Dr. Anthony Fauci, the top American infectious disease specialist, warned Sunday that the U.S. is “struggling” to curb the outbreak of COVID-19, but said that there are signs that mitigation efforts are working.
In an appearance on CBS’s Face the Nation, Fauci, the head of the National Institute of Allergy and Infectious Diseases and a leading member of President Trump’s coronavirus task force, explained that while the country’s efforts are having an impact, he could not say “we have it under control.”
“That would be a false statement. We are struggling to get it under control,” Fauci said.
Fauci warned that the rate of new cases will likely get worse before it gets better. While the immediate goal is to reduce the number of new cases, the effects of mitigation efforts would not be visible for “days, if not weeks.” He warned that there is a “bad week” ahead, although the rate of new coronavirus cases may “flatten” by within the week, or somewhat later.
“As the cases go down, then you get less hospitalizations, less intensive care and less death,” said Fauci. “So even though you’re getting a — really improvement in that the number of new cases are starting to flatten, the death will lag by, you know, one or two weeks or more. So we need to be prepared that even though it’s clear that mitigation is working, we’re still going to see that tail-off of deaths.”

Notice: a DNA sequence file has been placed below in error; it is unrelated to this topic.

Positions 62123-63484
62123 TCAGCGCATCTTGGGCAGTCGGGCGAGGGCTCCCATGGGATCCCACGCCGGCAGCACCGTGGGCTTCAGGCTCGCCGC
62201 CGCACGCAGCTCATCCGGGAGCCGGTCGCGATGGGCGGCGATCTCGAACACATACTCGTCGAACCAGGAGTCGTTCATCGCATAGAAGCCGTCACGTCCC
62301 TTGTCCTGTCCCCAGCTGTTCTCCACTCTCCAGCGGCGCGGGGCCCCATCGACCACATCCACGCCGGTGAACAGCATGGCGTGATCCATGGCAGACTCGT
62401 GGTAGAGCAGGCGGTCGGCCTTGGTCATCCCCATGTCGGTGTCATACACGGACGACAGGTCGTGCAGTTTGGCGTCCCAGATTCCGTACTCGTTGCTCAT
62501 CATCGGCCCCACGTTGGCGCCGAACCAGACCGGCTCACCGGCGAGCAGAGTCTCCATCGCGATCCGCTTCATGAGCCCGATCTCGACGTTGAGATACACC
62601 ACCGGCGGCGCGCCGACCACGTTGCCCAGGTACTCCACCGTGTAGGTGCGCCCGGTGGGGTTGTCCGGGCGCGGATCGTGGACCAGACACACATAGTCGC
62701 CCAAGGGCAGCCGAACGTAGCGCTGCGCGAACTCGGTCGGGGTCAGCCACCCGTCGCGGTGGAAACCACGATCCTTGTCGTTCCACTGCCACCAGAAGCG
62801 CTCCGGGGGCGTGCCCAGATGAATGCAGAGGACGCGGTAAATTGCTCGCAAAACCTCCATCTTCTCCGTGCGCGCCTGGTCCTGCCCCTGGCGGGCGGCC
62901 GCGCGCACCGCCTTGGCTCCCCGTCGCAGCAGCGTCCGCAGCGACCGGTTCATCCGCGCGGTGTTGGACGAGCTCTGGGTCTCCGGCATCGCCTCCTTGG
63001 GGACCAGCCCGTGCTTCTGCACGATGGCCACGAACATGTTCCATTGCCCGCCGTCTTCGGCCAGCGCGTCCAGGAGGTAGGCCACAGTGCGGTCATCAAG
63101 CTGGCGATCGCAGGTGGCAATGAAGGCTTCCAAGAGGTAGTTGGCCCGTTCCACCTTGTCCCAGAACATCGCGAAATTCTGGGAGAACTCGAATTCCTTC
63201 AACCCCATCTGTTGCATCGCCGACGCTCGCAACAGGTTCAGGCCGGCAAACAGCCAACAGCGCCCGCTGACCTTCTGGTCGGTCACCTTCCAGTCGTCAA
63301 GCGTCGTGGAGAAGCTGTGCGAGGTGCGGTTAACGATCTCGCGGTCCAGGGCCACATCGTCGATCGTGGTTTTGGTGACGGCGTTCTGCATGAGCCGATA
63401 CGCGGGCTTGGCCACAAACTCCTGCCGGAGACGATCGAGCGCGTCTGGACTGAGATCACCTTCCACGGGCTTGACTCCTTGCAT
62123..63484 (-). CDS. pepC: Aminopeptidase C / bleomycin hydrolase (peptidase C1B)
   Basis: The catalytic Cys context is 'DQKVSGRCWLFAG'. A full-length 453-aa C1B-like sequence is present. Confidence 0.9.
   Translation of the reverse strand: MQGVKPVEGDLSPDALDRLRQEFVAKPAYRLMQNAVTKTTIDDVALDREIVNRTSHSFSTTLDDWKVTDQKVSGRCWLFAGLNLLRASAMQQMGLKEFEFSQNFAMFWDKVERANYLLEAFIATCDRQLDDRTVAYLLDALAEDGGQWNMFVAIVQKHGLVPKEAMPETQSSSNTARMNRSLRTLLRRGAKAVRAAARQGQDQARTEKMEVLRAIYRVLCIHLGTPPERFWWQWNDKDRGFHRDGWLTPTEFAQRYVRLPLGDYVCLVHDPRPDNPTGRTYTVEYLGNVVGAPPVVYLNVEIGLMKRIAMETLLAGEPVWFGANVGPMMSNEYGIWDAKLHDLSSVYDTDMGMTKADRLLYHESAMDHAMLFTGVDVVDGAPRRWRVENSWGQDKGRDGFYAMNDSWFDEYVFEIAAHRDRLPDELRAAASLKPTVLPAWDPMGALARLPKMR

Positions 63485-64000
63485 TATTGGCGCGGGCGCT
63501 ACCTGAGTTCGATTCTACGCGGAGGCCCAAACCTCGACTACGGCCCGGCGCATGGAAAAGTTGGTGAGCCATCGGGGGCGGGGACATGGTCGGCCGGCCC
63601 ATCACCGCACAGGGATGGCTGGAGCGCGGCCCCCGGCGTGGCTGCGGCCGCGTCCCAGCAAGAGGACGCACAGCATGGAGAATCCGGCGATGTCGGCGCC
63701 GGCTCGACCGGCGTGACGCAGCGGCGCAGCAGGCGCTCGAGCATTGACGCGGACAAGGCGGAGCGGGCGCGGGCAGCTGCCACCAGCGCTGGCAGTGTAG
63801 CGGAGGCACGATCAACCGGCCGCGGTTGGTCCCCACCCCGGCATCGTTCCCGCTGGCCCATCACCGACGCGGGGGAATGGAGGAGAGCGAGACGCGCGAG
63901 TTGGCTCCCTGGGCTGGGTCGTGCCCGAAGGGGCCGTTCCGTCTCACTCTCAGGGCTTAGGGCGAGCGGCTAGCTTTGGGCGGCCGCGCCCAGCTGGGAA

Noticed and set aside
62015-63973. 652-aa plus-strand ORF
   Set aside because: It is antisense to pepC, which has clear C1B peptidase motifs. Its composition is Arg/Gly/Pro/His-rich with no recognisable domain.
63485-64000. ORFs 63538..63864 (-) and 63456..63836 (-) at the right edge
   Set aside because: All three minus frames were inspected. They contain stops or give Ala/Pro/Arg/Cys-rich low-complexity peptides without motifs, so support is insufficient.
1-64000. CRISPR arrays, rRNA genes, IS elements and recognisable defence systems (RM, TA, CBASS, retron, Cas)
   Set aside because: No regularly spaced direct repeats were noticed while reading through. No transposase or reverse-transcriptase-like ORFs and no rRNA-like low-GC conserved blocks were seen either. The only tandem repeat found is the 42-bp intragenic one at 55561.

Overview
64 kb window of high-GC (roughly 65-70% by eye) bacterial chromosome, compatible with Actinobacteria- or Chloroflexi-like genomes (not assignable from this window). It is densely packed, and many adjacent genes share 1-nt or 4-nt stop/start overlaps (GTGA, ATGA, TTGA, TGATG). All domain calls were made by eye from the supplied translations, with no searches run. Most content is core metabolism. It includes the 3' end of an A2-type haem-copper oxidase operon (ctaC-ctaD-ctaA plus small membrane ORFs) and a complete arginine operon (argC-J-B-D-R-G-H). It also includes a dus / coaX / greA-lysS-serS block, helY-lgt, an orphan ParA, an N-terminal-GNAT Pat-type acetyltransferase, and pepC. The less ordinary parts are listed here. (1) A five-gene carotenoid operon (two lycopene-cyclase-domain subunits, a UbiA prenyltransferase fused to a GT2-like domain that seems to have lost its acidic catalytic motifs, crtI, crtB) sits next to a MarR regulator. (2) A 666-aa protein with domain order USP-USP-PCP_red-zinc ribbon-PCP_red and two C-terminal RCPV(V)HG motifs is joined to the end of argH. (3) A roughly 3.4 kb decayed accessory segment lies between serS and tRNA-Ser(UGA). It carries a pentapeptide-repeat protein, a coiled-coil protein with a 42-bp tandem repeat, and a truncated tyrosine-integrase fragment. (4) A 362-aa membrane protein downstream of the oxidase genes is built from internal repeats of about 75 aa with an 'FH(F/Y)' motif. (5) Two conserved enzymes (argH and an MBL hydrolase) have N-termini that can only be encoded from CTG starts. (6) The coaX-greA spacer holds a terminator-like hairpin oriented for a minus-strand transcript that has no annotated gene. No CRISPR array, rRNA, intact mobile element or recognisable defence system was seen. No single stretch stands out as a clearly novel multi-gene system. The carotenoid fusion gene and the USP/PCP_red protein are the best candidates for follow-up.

“This virus doesn’t discriminate whether you’re in a small town in a relatively secluded area of the country versus whether you’re in a big city. And sooner or later, you’re going to see a surge of cases.”
Fauci emphasized that it’s unlikely that the virus will be “eradicated,” people should prepared for it to continue to pose a threat, including by developing a vaccine and therapeutic interventions.
“Unless we get this globally under control, there’s a very good chance that it will assume a seasonal nature,” Fauci said.
Fauci’s comments came the same morning as New York Governor Andrew Cuomo announced that the number of deaths has been dropping for the first time in the state, and that there were fewer deaths on Saturday than on Friday. He said that it could be a “blip” in the data— or the “beginning of a shift.”
Correction, Apr. 5
The original version of this story misidentified the network that broadcasts Face the Nation. It’s CBS, not CNN.
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